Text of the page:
The hatzav, or drimia, is a deciduous plant, growing from bulbs. Each bulb has one to several leaves that are often dry by the time the flowers open. The inflorescence is in the form of a raceme, with one to many flowers. At least the lower inflorescence bracts have spurs. The individual flowers generally last for only one to two days and have white to yellowish-green or brown tepals that are either free or joined into a basal tube. The tepals often have a darker central keel. After fertilization, an ovoid capsule forms with several seeds in each locule. The seeds are black and winged.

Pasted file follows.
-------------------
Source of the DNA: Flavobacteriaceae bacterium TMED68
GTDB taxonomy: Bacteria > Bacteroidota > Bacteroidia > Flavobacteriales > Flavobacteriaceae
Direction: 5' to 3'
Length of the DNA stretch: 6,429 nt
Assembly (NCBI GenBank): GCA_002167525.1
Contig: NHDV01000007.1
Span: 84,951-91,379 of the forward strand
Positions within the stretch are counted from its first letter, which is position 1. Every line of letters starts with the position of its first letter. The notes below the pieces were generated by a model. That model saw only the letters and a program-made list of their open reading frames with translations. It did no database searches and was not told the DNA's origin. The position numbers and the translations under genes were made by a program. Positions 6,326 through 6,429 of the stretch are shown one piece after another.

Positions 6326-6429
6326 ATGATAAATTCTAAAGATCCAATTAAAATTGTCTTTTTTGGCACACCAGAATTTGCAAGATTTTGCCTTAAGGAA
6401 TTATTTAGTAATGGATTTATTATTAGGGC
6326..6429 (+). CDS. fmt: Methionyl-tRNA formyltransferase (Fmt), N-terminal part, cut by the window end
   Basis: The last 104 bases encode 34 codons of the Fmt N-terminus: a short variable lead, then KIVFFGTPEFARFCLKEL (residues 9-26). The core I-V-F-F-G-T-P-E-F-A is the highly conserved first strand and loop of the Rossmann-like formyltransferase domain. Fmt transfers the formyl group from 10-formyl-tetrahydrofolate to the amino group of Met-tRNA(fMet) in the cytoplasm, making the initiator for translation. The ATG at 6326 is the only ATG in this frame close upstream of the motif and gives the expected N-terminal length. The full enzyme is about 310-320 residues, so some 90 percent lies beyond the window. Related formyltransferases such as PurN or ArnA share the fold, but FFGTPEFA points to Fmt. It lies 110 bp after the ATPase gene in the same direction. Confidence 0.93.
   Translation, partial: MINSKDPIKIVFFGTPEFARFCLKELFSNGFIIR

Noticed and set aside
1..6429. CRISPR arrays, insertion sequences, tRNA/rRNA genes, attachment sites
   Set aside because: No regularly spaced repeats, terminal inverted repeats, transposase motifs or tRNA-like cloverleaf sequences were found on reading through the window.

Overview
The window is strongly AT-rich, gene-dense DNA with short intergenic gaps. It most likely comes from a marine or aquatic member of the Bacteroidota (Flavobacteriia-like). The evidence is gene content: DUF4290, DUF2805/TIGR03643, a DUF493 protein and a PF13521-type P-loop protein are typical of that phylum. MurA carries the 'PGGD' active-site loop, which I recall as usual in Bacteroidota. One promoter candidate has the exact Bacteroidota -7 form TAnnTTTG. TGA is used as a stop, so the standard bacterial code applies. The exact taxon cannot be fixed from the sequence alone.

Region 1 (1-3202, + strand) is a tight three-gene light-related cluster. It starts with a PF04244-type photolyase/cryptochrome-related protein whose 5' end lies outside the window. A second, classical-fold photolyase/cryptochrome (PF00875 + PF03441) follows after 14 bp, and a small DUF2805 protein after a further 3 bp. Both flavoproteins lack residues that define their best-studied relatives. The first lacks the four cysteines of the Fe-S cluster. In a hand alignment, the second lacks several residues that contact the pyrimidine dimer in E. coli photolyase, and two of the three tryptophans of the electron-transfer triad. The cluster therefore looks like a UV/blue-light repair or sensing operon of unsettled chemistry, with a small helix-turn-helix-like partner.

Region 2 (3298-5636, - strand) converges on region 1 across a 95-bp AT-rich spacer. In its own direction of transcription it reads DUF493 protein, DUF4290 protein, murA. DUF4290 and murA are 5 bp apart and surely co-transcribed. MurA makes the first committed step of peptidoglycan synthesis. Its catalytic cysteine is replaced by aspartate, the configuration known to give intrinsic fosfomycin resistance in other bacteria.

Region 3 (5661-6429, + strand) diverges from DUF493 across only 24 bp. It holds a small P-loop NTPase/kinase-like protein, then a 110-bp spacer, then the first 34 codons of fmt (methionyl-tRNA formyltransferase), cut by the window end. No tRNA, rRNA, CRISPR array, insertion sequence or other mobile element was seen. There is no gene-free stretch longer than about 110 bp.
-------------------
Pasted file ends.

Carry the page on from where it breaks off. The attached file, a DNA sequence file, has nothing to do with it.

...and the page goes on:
The common hatzav can be found everywhere in Israel and its main use in antiquity was the demarcation of lands and plots since the bulb of the plant is durable and may remain underground even after the plant is uprooted, and blooms again the following year.
The Talmud suggests the hatzav was used by Joshua to mark the different plots he awarded the tribes of Israel because its roots go straight down and the plant does not invade the area around it, making it an impartial divider (Beitza 25:2).